By Jonathan Yardley
Sunday, July 6, 2008
By Seth Greenland
Bloomsbury. 307 pp. $24.99
Marcus Ripps, the protagonist of Seth Greenland's smart, hilarious second novel, is a decent guy spinning the wheels of his life. He's production manager of Wazoo Toys in North Hollywood, a very small part of the very large and ever growing empire presided over by his friend Roon Primus, though friend isn't exactly the word one hastens to attach to someone as avaricious, rapacious and sublimely vulgar as Roon Primus. While Roon is on the fast track to unimaginable riches, Marcus is going nowhere:
"In those increasingly rare moments of reflection when he considered what he'd done with his life, Marcus knew that all he had vented was a will to mediocrity. Yes, he'd supported his family. Yes, he'd paid his taxes. And he was buried in the middle class with no hope of upward movement. Philosophy for Marcus had always been academic, to be read, debated, and contemplated, not actually lived. If asked to characterize his own belief, he would have said he had become an accidental Stoic, a purveyor of the Gospel of Endurance, one who was glad to simply get by."
Then two startling things happen: Roon announces that he's shutting down Wazoo Toys in the United States and moving the entire operation to China, and Marcus's older brother, Julian, a sleazeball "who took the noble out of savage," drops dead at age 40 of a myocardial infarction, bequeathing to his astonished but scarcely grief-stricken brother his small business, Shining City Dry Cleaner, "at the corner of Melrose and Gehenna, near several overpriced purveyors of trendy fashion and grooming ephemera favored by the young and feckless." On Marcus's first visit to this enterprise an unexpected visitor walks in and asks " 'Who are you?' in a European accent whose exact geographical origins he couldn't place but sensed was an area of whimsical castles, bad food, and a tortured relationship with Russia."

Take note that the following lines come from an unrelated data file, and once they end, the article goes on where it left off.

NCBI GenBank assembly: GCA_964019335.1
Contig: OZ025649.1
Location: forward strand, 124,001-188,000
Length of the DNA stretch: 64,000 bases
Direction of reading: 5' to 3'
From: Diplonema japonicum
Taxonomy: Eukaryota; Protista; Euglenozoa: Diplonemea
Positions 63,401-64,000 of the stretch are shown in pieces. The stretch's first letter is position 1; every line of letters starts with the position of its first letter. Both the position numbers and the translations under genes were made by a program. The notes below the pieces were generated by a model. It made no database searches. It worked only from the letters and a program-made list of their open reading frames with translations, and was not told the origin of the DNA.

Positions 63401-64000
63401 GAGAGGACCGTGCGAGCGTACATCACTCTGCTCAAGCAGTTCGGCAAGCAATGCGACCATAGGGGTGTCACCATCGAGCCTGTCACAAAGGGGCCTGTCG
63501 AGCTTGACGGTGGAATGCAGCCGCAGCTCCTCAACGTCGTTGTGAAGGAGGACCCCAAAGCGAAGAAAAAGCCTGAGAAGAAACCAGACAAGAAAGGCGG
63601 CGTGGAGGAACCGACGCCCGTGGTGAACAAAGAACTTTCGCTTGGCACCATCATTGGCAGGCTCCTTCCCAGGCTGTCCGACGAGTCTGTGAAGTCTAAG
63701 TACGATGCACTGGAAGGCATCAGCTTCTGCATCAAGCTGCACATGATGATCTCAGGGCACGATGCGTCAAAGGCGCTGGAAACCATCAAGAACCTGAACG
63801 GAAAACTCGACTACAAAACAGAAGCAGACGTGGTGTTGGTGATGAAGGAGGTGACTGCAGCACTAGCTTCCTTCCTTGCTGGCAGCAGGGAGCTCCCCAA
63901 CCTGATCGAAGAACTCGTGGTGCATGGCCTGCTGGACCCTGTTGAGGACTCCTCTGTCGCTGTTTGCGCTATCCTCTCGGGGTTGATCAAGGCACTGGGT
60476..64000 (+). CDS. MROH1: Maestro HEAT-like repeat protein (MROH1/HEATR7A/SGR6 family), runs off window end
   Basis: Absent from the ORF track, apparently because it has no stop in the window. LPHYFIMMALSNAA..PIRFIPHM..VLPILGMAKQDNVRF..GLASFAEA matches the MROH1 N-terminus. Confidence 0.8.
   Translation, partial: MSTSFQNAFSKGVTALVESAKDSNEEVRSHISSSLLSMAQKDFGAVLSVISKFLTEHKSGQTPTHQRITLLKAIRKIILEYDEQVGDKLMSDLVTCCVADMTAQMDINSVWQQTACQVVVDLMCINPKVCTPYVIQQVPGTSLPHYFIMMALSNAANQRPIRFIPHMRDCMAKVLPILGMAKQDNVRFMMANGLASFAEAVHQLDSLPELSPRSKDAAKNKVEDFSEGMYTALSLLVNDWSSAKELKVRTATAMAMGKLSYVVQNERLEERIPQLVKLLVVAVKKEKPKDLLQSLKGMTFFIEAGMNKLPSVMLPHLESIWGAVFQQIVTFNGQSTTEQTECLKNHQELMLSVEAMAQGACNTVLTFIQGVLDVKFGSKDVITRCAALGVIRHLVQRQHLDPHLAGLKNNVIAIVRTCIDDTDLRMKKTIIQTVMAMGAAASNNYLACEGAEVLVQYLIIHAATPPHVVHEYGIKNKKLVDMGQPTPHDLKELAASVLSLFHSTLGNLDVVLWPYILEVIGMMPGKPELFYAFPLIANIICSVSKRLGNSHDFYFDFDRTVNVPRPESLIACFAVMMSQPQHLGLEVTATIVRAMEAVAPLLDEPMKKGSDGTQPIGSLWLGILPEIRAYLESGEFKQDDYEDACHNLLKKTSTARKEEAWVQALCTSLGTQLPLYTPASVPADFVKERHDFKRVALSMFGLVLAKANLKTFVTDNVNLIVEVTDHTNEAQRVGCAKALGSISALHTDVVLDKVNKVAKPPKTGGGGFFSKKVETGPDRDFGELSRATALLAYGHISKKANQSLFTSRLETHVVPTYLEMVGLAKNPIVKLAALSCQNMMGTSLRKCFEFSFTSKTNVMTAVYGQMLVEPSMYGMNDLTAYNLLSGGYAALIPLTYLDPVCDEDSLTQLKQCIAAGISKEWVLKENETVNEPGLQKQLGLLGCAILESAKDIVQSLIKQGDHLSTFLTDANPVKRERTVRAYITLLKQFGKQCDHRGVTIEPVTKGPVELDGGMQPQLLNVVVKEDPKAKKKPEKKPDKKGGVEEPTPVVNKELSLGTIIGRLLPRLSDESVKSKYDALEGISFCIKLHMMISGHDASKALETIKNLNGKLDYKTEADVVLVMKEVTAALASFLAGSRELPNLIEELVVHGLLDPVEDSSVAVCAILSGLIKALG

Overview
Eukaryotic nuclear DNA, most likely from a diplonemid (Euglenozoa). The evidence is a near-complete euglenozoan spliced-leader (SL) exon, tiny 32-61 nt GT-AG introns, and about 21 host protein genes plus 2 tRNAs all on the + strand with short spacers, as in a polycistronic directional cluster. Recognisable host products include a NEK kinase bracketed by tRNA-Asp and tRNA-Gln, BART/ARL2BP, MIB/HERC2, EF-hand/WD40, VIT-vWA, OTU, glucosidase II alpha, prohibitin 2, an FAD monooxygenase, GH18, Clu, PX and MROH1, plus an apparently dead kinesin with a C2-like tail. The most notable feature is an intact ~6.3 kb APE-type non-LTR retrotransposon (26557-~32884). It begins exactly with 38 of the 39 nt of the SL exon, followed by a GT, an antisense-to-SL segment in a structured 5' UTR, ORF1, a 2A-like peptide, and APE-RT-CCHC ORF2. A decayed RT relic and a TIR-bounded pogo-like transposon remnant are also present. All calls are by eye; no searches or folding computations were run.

His visitor turns out to be a striking woman of about 30 who then asks, "Where is Juice?" This, it seems, was Julian's nickname when he conducted whatever business it was he conducted from the office behind the dry-cleaner's façade. She identifies herself as Amstel, hands him an envelope with $1,800 inside, and, when he presses her for more information, guesses that Juice had about 20 people working for him: all women. Marcus enjoys talking to her -- he "liked her accent, which reminded him of a cheesy sixties spy movie. He imagined it emanating in sultry tones from a trenchcoat-clad lady Communist who secretly wanted to tumble with the American hero" -- but is thrown for a loop when she says: "Dates, Marcus. I have SUV to pay off. Some guy who likes Greek would be good. Juice told you that costs double, right? Triple if he's Arab."
At last, the light goes on. Marcus thought Julian's lawyer had described his late brother as a "pip," but in fact he was a pimp, running 20 or so prostitutes and using the dry cleaning business as a front. Now Marcus is truly stunned. He'd lost his job at Wazoo as soon as he'd told Roon he wouldn't move to China; the boutique clothing shop co-owned by his wife, Jan, is losing money; his indebtedness, previously worrisome but manageable, is out of control; his son, Nathan, goes to an expensive private school; his mother-in-law, Lenore, who lives with them, has various medical needs and wants to purchase pole-dancing equipment. Et cetera.